The 24 referees have already been briefed by the International Rugby Board at a seminar in France and there was due to be another meeting with managers and coaches in Cape Town before Thursday's game. There are two areas of play that will particularly concern the men in the middle: the tackle, and its immediate consequences, and the lineout.
"They want to eradicate the awful pile-ups," Bevan said. "It was felt that referees were penalising the first culprit when very often it is the third or fourth player diving in who causes the pile-ups. They are a terrible blot on our game."
Referees were instructed to take firm action on that aspect of play in the 1991 World Cup but Bevan admitted: "Bad old habits have crept back in. Standards have dropped and I include myself in that. We fall into a trap. As a pile-up develops we can see the ball and we tell ourselves that if we let play continue for a few more seconds the ball will emerge and the game can carry on.
"The trouble is that in that time more players have arrived and the pile- up gets worse. That's when foul play can ensue out of sheer frustration. We could save ourselves some problems if we used the whistle earlier."
If Bevan, arguably the world's best referee, fully understands and supports the need to keep the game alive he is less certain of the effectiveness of the latest move to disentangle the lineout. Anybody who steps out of the lineout will be penalised and lifting will also be outlawed.
"Players will now have to form up with half a metre separating them either side of the line of touch. Therefore they should be a metre apart. I don't know if this will improve things. Under the old system players tended to concentrate on helping their own jumper rather than disrupting the play of the opposing lineout forwards.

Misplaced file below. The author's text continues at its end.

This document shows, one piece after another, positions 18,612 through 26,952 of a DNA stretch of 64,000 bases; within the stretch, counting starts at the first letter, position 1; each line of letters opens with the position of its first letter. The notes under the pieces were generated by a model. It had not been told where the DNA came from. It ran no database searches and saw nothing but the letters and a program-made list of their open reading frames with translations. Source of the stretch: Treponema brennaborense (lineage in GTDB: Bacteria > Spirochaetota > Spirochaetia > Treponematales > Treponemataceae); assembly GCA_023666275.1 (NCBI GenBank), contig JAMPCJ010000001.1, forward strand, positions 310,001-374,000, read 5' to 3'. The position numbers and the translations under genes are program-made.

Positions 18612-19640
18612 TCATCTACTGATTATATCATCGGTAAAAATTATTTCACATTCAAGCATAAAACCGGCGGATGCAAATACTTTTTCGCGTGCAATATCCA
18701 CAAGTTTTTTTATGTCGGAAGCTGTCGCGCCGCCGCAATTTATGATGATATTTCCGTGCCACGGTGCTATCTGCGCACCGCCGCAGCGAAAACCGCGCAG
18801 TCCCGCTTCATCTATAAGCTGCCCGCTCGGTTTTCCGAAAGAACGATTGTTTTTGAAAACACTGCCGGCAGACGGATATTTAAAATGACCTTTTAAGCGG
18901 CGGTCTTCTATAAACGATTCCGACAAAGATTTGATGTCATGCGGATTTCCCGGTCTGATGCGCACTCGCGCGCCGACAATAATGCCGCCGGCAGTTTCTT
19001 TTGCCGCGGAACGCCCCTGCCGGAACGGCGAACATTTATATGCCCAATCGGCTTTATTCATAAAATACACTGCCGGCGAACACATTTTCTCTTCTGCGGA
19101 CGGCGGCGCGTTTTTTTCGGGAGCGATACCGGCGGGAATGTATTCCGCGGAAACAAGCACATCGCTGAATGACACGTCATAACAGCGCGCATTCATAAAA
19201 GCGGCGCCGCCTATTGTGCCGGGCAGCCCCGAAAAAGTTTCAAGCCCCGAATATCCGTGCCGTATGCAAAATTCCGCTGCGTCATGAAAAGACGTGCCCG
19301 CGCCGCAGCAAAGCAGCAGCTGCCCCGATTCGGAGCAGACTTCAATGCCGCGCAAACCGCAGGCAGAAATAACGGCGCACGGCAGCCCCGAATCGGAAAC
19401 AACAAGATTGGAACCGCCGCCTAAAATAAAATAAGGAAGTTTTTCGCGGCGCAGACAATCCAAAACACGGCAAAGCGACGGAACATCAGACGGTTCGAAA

"It is far easier to referee when prop forwards are allowed to help the jumpers. The result is that there is much cleaner possession from the lineout. Under the new law nobody will be allowed to support the jumper until he actually touches the ball but by then all he would want to do is come back down to earth."
Bevan takes a sceptical view on the question of lifting. "There is no way people can lift a 17- stone second-row forward. It's completely impossible. As far as I'm concerned the lineout is still a murky area. Still, we must do as the lawmakers say."
The referees will be assessed in every match and some of them will not get a game at all. In 1991 eight referees were completely redundant. They will be whittled down to 14 after the rounds of group matches have been completed and there will be further sifting after the quarter-finals and semi-finals.
Taking charge of the first match is another notch on Bevan's whistle, for he refereed the England-Australia final at Twickenham four years ago. "It's an added responsibility because it could pave the way for what is going to happen in the rest of the tournament," Bevan said. "Everybody will be watching the first match very closely to see how the laws are interpreted and it promises to be some game on top of that."
The "big eight" countries, the four home unions and France, Australia, New Zealand and South Africa, provide two referees each and Bevan's running- mate is the up-and-coming Clayton Thomas. In addition to working with the Welsh squad on the question of the laws, they have also been training with them.
"We have to pass fitness tests for the World Cup such as running 2,000 metres in a certain time," Bevan said. "It would be unfair to the players if the referees didn't look after their own levels of fitness." A 46-year-old training officer with BP Chemicals in Port Talbot, Bevan has taken charge of 26 international matches and has his name down for the WRU list for next season. "Gwyn Walters [another outstanding referee from Wales] once told me that whenever I stopped enjoying it I should get out. I haven't stopped yet."
Referees in football's Premiership receive pounds 300 a match. Their counterparts in the World Cup will get pounds 22 but they will be on full board and compensation if they are out of pocket. However, they have to buy their own whistles (this is about the only area neglected by sponsors) and Bevan will be ready for the big curtain-raiser. He cleans his Acme Thunderer by boiling it in a saucepan of water for two minutes. "It's a great blaster," he said.Reuse content